Tuesday, September 28, 2010

Sacrament and Baptism

What's the Issue 

It's now considered a truth beyond question that through the sacrament we renew the covenants we made at baptism. Many teach that the sacrament is like a re-baptism. I realize the depth of this idea in all of our heads. And I know it may therefore be difficult for many to consider other possibilities seeing how long the view has been ingrained in us. But hear me out, I think this is a topic and discussion worth having. Even if you disagree.

The scriptures say the sacrament (both 3rd Nephi 18, and NT accounts in Luke 22, Matthew 26) is to remember the Lord directly, His blood and body. Also to witness we will remember Him and keep His commandments. We all know that based on the sacramental prayers, and it says so directly in the scriptural account of when the sacrament was instituted. Something the scriptures do not say is that the primary purpose of the sacrament is to renew prior covenants or baptism. Of course that's not a bad thing doing during such moments...it's just not what scriptures clearly say is what the sacrament was for.

Another part of the issue comes to the surface when we read what the Lord says directly after telling us what the sacrament was specifically for. Found here 3 Nephi 18:11-13.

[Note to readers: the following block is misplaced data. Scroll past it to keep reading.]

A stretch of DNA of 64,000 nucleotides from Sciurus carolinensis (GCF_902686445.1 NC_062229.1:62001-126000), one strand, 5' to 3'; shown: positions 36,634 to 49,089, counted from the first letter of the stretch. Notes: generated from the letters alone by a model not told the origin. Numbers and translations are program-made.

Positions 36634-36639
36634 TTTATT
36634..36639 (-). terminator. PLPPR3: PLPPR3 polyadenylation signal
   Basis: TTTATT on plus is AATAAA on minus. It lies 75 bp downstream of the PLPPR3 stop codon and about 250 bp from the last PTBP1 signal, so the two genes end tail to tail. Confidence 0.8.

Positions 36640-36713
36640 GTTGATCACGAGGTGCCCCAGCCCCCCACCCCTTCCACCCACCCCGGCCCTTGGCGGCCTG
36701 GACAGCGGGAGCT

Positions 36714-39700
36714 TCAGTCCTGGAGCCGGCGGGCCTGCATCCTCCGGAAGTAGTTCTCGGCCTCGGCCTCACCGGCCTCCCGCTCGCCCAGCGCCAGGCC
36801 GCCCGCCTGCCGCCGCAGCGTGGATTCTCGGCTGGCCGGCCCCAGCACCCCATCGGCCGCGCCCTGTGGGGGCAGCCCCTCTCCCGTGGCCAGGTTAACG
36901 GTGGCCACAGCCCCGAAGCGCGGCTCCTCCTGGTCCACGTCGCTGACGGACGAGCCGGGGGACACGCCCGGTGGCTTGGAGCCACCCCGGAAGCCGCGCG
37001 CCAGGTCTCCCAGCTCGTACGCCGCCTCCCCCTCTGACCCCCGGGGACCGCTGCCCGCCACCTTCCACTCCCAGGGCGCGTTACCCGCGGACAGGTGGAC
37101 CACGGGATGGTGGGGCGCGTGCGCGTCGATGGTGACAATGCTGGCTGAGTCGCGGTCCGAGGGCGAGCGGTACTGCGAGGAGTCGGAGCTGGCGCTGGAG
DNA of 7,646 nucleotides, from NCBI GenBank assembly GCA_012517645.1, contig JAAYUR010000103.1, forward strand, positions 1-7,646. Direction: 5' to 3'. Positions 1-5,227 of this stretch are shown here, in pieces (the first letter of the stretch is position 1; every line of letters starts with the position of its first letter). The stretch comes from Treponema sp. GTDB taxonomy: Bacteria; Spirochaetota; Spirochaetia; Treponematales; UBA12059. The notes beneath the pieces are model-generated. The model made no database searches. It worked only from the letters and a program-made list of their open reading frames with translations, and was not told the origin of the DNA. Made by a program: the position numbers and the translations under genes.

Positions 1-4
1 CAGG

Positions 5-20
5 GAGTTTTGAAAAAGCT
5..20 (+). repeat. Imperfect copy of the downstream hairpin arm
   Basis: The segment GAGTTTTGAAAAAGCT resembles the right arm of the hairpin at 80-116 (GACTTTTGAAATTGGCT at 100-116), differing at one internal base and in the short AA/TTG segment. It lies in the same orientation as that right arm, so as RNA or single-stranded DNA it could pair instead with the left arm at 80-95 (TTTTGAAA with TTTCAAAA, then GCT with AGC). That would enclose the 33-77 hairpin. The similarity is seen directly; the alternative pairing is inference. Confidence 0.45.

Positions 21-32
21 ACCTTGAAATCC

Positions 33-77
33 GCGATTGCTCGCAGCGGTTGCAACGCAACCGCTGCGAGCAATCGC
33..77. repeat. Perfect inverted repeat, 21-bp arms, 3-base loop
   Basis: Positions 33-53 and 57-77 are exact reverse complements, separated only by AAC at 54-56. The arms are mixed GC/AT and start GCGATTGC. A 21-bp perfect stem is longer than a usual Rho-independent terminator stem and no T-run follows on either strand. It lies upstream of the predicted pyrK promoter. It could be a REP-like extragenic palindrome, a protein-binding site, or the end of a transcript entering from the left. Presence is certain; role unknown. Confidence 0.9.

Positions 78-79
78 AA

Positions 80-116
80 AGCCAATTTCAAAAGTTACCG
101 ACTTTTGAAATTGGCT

11 "And this shall ye always do to those who repent and are baptized in my name; and ye shall do it in remembrance of my blood, which I have shed for you, that ye may witness unto the Father that ye do always remember me. And if ye do always remember me ye shall have my Spirit to be with you. 12 And I give unto you a commandment that ye shall do these things. And if ye shall always do these things blessed are ye, for ye are built upon my rock. 13 But whoso among you shall do more or less than these are not built upon my rock, but are built upon a sandy foundation; and when the rain descends, and the floods come, and the winds blow, and beat upon them, they shall fall, and the gates of hell are ready open to receive them."

Verse 13. "Whoso among you shall do more or less than these are not built upon my rock".... More or less than what?  Likely more or less than what was just said in vs 11 which were instructions regarding the sacrament.

When the sacrament becomes primarily about baptismal renewal it is a drifting away from what the Savior clearly taught was the purpose, and intent of the ordinance?  There is another important area of this to address which is what is meant by "baptismal covenant".  So as to stay on topic here, that post is separate, link here.

The Background

The official Guide To The Scriptures says this at the end of the section on the sacrament: "Through this ordinance, Church members renew their baptismal covenants." There is no citation for the idea, it's just stated like that.